From the Civil War to the UK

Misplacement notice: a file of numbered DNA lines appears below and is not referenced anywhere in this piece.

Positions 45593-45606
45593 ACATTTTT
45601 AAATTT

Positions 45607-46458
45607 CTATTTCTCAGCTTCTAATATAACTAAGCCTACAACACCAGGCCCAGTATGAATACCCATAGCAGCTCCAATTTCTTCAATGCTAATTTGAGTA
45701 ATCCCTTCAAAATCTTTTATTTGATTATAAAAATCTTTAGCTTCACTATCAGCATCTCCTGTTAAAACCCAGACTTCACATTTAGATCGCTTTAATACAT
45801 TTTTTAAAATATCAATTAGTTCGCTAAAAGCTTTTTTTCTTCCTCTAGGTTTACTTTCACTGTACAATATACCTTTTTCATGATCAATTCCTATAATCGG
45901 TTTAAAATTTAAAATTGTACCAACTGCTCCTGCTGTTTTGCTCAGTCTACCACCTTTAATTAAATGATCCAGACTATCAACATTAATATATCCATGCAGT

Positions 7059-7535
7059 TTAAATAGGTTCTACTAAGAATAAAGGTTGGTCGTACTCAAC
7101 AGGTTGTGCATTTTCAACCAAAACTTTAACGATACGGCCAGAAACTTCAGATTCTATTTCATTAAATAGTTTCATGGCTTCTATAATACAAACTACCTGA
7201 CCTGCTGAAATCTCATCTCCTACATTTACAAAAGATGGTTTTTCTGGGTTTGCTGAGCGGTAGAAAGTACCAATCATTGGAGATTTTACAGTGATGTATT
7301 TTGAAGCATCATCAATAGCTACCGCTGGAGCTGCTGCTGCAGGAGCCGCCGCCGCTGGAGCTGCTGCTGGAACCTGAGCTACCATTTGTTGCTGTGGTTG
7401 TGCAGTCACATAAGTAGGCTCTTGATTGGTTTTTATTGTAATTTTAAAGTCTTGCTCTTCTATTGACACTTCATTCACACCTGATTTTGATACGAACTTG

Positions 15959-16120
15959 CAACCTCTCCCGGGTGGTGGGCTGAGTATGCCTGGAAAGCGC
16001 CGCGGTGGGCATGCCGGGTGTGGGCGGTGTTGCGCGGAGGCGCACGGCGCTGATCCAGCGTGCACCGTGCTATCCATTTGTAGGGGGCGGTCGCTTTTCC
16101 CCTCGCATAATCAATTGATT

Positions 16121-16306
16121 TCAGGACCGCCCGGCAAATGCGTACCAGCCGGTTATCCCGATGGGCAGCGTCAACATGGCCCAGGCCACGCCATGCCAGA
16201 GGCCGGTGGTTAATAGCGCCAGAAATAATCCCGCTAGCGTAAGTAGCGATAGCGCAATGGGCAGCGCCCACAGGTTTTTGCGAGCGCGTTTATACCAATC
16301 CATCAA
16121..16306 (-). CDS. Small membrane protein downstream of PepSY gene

Despite the improvement in economic conditions, many Irish Catholics were concerned about the political developments in England under King Charles I. Charles I professed the Anglican faith, but sought rapprochement with the Catholic Church. Thomas Wentworth , who was appointed Lord Deputy in Ireland in 1632 , also met the Catholics. However, the English king got into conflict with parliament, which was heavily influenced by the Puritan MPs. Puritanism was a belief movement that called for a religion free of any Catholic elements. When Charles I had Wentworth executed in 1641 under pressure from Parliament, the Catholic Irish feared that the Puritan parliamentarians would enforce reprisals against them. The Irish of Gaelic origin rose up in a revolt in Ulster in November 1641 and caused a bloodbath among the English settlers, which killed several thousand people. The uprising soon spread across large parts of the Irish island. When King Charles I ordered the arrest of several parliamentarians opposing him in January 1642, the English Civil War broke out, which also spread to Ireland. While the Irish uprising was initially directed against all the Protestant English and Scots, the Irish soon sided with the royalists.